Global stockmarkets rallied over the week, reassured by central bank pledges to do whatever it takes to help economies and by massive fiscal stimulus measures from governments. While Europe, particularly Italy, Spain and France, continued to see large numbers of daily fatalities, the epicentre of the virus crept west, with the US recording more than 100,000 confirmed cases.
Bargain hunters were also in evidence as the S&P 500’s earnings yield minus the 10-year Treasury yield rose to its highest level since the eurozone debt crisis of 2012. However, a growing number of companies are cutting or cancelling their dividends and/or share buybacks to help protect their balance sheets against coronavirus disruption. In the UK, dividends have dropped by the largest amount since the 2008 financial crisis, while payouts from US companies are set to drop for the first time since 2009.
The FTSE 100 surged 6.2% over the week.
The flash estimate of the IHS Markit composite UK purchasing managers’ index tumbled to a record low of 37.1 in March, down from 53.0 in February. Services sector activity plunged to a record low of 35.7 in March, compared to 53.2 in February, while manufacturing fell to a three-month low of 48.0 in March.
The Chancellor unveiled support measures for the self-employed.
The S&P 500 jumped 10.1% over the week, propelled higher by rising optimism that a $2.2 trillion stimulus bill would be approved by both Republicans and Democrats in the US government.
The $2.2 trillion stimulus package includes one-off “helicopter money” cheques of up to $1,200 for individuals, an extra $600 a week in unemployment insurance for those without work, and a $450bn bailout fund for US businesses, states and cities. Shares in Boeing rebounded on the news.
The Federal Reserve pledged to buy government bonds in unlimited amounts and unveiled two new facilities that allow it to purchase corporate bonds, including new issues.
The flash IHS Markit composite purchasing managers’ index dropped to an 11-year low of 40.5 in March, compared to 49.6 in February. Manufacturing activity dropped to 49.2, from 50.7 in February, while activity in the services sector slumped to 39.1, from 49.4 in February.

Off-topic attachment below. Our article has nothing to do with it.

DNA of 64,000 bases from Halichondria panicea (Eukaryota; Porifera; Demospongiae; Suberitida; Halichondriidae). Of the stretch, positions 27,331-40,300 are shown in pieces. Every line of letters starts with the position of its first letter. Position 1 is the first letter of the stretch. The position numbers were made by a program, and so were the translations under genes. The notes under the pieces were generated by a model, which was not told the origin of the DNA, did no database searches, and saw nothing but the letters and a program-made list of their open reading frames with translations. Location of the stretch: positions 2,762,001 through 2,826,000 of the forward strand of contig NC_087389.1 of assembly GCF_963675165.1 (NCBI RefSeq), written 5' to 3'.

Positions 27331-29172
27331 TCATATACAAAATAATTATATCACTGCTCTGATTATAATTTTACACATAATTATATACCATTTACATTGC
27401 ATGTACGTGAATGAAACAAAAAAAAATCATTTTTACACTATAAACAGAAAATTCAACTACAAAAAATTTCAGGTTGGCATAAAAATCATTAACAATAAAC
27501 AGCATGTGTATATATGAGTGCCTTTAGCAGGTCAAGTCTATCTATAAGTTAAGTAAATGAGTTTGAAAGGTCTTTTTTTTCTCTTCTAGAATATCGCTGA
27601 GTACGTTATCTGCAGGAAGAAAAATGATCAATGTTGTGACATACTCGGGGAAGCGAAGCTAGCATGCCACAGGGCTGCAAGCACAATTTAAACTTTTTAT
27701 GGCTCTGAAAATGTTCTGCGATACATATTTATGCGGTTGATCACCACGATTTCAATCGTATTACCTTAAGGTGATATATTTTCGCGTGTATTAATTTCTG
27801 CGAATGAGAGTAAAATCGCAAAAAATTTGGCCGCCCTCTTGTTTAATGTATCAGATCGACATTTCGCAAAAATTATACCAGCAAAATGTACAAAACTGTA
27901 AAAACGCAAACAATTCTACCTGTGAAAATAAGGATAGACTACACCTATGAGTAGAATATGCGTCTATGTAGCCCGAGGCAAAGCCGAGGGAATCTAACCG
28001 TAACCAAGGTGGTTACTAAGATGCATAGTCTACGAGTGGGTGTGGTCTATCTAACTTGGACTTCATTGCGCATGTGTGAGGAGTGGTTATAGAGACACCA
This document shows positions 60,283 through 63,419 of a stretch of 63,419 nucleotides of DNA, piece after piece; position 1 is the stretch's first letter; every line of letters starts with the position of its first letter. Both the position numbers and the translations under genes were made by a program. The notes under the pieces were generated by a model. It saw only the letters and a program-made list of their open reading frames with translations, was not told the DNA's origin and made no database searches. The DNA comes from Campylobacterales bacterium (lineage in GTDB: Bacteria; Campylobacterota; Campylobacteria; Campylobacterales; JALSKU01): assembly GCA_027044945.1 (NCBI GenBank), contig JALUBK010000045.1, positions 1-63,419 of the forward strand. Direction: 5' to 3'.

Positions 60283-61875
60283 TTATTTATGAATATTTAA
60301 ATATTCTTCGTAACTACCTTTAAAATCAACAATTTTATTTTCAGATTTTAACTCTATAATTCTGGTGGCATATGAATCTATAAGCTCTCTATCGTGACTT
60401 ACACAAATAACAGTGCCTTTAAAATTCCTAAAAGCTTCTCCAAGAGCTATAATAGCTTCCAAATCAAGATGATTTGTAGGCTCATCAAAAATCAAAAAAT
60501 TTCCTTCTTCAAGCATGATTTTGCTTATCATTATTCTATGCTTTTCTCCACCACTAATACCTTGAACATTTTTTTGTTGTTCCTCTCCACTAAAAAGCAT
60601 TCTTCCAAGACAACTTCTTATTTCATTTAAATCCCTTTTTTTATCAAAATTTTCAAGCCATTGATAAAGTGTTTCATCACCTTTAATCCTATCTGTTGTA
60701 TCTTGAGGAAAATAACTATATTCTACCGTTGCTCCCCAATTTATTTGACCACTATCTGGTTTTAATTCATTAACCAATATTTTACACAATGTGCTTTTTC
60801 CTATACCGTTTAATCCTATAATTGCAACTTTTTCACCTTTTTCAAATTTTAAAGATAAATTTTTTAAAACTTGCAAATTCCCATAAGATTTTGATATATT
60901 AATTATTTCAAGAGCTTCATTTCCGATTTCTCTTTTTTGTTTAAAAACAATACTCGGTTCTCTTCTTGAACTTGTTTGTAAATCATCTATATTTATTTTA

A record 3.3 million people filed for unemployment benefits in the US in the week to 21 March 2002, far surpassing previous weekly record levels of just under 700,000.
The University of Michigan survey of consumer sentiment fell 11.9 points in March – the biggest one month drop since October 2008, at the height of the global financial crisis.
The FTSEurofirst 300 rallied 6.3% over the week.
The flash estimate of the IHS Markit eurozone composite purchasing managers’ index plunged to a record low of 31.4 in March, compared to 51.6 in February. Services sector activity plummeted to a record low of 28.4 in March from 52.6 in February, while manufacturing activity fell to 44.8, the lowest level since the 2008 financial crisis. In Germany, the composite PMI fell to an 11-year low of 37.2 in March, its biggest fall on record, while the equivalent reading fell to a record low 30.2 in March, also its biggest monthly drop: both readings were above 50 in February.
The flash estimate of the European Commission’s consumer confidence indicator for the eurozone declined by a record 5 points to -11.6 in March, the lowest level since 2014.
Berlin announced a €156bn supplementary budget, while anticipating a €33.5bn plunge in tax revenues this year. The government will raise €150bn in extra debt and has set up a €500bn bailout fund to take stakes in stricken companies. Meanwhile, Paris announced a €45bn aid package to help businesses and employees hit by the virus.
The Nikkei 225 rebounded 17.1% over the week.
Japan said it would postpone the Tokyo 2020 Olympic Games until 2021.
China announced it would begin relaxing restrictions on travel to and from Hubei, the central Chinese province where the COVID-19 outbreak started.
Chinese industrial profits plunged nearly 40% year on year in February.
India’s entire population of 1.4 billion people were put into a three-week lockdown. India’s finance minister announced a $23bn (£18.8bn) stimulus package, while the Reserve Bank of India cut interest rates by 75 basis points to 4.4% and made it unattractive for banks to deposit funds with the central bank so that they lend it instead.
Ecuador said it will fail to make coupon payments on three bonds which are due imminently but insisted it will pay up within the 30-day grace period.
The yield on the 10-year US Treasury closed the week at 0.74%, while the yield on the 10-year German Bund closed at -0.48%.
The European Central Bank has given itself an unprecedented level of flexibility in its plan to buy €750 billion in additional bonds. The self-imposed limit to buy no more than a third of any country’s eligible bonds will not apply to these extra bonds, which has helped support debt issued by Italy and Spain
South Africa launched a bond-buying programme to ease the effects of the COVID-19 pandemic yields on 10-year South African sovereign debt have jumped from 9% at the start of March to over 12% as investors fled riskier debt. This follows similar measures by Colombia, Poland and the Philippines.